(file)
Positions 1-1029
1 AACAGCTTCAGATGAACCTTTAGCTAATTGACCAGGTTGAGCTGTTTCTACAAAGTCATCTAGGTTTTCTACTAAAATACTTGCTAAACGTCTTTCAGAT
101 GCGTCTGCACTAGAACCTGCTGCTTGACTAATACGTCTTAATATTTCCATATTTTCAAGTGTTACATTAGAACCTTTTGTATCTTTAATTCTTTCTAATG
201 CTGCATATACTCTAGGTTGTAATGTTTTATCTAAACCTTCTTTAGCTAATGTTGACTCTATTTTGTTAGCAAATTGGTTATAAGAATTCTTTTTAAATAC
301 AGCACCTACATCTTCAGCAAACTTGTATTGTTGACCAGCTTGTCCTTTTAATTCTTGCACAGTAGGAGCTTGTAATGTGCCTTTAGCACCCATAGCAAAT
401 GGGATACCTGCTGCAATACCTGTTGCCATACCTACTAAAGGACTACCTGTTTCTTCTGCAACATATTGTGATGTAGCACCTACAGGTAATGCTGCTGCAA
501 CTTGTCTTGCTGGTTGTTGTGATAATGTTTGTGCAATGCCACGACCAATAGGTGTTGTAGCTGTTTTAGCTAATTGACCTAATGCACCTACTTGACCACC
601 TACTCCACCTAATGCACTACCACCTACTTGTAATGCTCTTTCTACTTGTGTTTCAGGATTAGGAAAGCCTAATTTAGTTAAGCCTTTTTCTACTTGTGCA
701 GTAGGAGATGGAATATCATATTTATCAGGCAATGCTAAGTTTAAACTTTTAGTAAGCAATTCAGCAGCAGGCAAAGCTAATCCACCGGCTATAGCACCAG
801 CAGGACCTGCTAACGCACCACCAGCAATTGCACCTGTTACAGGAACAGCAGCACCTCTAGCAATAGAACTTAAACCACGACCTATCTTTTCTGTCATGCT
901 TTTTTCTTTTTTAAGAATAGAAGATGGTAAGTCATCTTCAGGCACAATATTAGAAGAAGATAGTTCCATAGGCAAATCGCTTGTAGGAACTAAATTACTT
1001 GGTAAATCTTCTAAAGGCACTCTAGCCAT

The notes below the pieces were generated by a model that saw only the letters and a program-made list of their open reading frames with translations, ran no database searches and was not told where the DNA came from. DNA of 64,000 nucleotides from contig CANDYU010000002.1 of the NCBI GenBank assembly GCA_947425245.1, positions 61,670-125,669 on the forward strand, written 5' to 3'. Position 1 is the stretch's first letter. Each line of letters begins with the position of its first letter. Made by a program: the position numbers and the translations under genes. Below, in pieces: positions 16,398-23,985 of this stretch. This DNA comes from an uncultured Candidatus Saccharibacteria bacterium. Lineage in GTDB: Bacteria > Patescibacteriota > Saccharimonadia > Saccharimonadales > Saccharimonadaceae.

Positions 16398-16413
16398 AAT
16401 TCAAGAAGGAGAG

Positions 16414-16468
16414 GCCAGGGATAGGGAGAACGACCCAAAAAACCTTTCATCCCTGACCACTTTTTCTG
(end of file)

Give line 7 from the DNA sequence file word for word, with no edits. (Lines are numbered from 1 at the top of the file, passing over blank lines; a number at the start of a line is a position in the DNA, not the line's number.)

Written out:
501 CTTGTCTTGCTGGTTGTTGTGATAATGTTTGTGCAATGCCACGACCAATAGGTGTTGTAGCTGTTTTAGCTAATTGACCTAATGCACCTACTTGACCACC